By Lora Scripps
A small part of Limestone County will be included in the 125th Rose Parade New Years Day in Pasadena, Calif.
On Thursday, Athens-Limestone Hospital CEO Kelli Powers wrote a personal, handwritten message that will be placed on the Donate Life Rose Parade float themed “Light Up the World.”
The message, which was attached to a vial and will hold a single rose, will honor the patients and families who, with the support of hospital staff, have saved and healed lives through the gift of organ, eye and tissue donation. When the float is complete, it will be filled with thousands of roses bearing personal messages. The American Hospital Association, the Association of Organ Procurement Organizations and the Eye Bank Association of America have joined together offering hospital CEO’s nationwide the opportunity to take part in the parade.
Powers, a future organ donor, said being a part of the Rose Parade and the Donate Life float means a lot. “I’ve seen how organ donation changes people’s lives,” Powers said. “To know that my name and Athens-Limestone Hospital is on a rose in the parade is an unbelievable feeling.”
Brie Hollander, hospital and community liaison for the Alabama Organ Center, believes the parade is an ideal venue to showcase how Alabama hospitals, and other hospitals across the country, make possible the life saving and healing benefits of organ, eye and tissue donation.
“It’s a neat and fun way to bring awareness, and a good way to let people know of the importance of organ donation,” Hollander said, adding Alabama Organ Center is trying to get all Alabama hospitals involved.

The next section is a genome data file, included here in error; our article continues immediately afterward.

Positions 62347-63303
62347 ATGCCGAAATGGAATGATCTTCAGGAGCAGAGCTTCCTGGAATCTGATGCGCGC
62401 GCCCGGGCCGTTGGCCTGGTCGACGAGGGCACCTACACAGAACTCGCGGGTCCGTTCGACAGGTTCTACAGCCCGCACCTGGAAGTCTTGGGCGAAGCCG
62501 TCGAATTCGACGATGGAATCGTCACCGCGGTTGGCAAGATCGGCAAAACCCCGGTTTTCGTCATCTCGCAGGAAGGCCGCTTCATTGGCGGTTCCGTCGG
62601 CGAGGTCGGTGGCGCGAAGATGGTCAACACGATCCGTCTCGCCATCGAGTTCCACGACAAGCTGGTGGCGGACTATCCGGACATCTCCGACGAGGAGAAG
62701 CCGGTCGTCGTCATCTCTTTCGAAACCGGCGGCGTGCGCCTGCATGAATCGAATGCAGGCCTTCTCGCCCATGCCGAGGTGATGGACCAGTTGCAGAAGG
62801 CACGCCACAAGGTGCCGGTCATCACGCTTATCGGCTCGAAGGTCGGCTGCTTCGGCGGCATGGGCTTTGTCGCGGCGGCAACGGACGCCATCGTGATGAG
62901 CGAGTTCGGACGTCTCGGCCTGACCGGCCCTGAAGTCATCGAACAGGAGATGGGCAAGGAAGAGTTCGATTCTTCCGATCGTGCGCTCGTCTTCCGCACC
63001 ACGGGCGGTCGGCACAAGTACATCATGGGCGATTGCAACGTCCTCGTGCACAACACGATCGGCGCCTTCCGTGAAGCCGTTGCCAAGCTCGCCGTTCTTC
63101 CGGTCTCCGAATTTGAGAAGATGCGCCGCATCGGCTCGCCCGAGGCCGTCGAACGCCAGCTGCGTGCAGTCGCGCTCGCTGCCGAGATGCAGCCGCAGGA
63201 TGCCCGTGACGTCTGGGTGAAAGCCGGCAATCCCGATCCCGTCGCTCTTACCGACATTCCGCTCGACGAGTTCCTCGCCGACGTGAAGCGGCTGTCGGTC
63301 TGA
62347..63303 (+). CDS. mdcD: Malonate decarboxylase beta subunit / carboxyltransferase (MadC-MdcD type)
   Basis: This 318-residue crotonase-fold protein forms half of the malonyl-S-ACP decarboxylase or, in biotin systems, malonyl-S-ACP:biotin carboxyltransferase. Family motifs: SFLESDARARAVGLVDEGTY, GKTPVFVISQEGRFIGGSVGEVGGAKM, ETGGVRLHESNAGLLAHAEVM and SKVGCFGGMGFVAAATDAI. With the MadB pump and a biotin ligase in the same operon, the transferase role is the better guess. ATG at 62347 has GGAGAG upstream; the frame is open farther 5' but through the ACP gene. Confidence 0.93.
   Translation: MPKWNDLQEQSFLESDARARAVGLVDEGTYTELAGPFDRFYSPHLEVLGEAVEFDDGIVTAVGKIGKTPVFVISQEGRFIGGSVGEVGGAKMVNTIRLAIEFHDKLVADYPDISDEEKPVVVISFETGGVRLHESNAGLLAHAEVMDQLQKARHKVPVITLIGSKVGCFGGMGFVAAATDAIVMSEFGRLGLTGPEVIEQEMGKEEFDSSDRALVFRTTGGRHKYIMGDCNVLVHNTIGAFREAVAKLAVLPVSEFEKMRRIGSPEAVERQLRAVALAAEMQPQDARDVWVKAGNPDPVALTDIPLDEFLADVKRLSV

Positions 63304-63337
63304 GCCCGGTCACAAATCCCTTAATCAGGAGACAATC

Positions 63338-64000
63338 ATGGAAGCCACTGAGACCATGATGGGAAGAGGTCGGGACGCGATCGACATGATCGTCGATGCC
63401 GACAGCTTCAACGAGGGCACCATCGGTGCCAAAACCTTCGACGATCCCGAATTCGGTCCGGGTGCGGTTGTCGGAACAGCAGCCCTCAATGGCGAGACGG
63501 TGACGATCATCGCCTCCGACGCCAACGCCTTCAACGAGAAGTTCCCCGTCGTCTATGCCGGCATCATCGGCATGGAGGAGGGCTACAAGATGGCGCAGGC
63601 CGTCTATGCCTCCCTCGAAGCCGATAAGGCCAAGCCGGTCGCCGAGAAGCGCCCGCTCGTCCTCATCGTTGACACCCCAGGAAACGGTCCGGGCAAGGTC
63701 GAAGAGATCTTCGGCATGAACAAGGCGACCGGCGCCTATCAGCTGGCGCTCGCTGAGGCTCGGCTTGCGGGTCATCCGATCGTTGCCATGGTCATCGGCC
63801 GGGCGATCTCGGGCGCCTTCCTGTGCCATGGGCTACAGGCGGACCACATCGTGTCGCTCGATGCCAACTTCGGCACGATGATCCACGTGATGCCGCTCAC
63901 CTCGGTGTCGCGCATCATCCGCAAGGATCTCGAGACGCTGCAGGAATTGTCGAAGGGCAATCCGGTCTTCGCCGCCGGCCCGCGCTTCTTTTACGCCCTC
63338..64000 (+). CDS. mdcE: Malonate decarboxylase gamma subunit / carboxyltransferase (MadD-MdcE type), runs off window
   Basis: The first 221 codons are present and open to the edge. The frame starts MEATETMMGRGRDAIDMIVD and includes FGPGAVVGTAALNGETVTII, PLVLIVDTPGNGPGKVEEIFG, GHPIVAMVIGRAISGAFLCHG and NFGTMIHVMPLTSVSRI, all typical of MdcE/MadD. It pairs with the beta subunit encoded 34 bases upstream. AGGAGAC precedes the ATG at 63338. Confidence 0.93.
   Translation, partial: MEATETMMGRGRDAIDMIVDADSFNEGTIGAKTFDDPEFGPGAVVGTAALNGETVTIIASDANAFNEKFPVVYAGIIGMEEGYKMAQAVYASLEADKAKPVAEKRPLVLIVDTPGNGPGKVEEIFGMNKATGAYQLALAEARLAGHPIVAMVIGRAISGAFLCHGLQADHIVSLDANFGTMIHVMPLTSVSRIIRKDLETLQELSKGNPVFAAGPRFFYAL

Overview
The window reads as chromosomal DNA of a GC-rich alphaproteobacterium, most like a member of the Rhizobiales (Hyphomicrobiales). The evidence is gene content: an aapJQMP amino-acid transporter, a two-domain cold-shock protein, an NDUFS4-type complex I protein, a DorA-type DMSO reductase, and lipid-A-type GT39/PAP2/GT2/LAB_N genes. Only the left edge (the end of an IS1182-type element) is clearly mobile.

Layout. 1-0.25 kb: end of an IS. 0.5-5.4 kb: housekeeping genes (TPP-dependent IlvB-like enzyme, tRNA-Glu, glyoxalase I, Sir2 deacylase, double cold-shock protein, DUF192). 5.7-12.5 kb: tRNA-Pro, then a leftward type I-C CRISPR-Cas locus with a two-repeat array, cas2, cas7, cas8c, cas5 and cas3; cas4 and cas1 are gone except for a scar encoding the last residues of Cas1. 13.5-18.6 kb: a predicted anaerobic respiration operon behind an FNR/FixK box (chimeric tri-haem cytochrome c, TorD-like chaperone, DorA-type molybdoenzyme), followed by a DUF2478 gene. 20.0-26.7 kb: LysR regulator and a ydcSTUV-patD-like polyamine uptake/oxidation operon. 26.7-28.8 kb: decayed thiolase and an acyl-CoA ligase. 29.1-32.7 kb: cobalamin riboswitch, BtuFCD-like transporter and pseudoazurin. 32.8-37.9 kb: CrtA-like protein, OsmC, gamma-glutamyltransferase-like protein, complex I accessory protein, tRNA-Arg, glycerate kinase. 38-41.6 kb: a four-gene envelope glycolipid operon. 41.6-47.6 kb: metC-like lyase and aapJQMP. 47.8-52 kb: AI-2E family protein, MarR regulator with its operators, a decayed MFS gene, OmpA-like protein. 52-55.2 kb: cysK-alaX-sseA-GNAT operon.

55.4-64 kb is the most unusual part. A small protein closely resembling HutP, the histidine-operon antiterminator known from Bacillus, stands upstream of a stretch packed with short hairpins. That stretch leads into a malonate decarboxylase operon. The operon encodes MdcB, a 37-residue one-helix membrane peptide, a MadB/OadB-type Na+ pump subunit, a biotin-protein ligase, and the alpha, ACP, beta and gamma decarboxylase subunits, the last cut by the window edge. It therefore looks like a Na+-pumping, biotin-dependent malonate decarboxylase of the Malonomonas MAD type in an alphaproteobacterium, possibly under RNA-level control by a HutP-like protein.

“The support families receive from the hospital is vital to a successful donation program,” Chris Meeks, executive director of Alabama Organ Center, said. “The hospital caregiver’s dedication and commitment to patients and families makes the gift of life possible by enabling a family to feel comfortable with the decision to donate.”
For 10 years, dozens of organizations nationwide, including Alabama Organ Center, have collaborated to enter a Donate Life float in the Rose Parade. The idea originated with a lung recipient who envisioned a way to thank organ, eye and tissue donors for their gifts of life. The Donate Life float has since grown into a national tradition featuring dozen of participants each year.
The 2014 float entry features five large lanterns illuminating 30 riders — all organ and tissue transplant recipients — and 12 living organ donors walking alongside to demonstrate their ongoing vitality. The float is also adorned with 72 memorial floragraph portraits of deceased donors whose legacies of life shine on. The riders are seated throughout a dedication garden filled with thousands of roses bearing personal messages of love, hope and remembrance.
To find out more, visit www.DonateLifeFloat.org.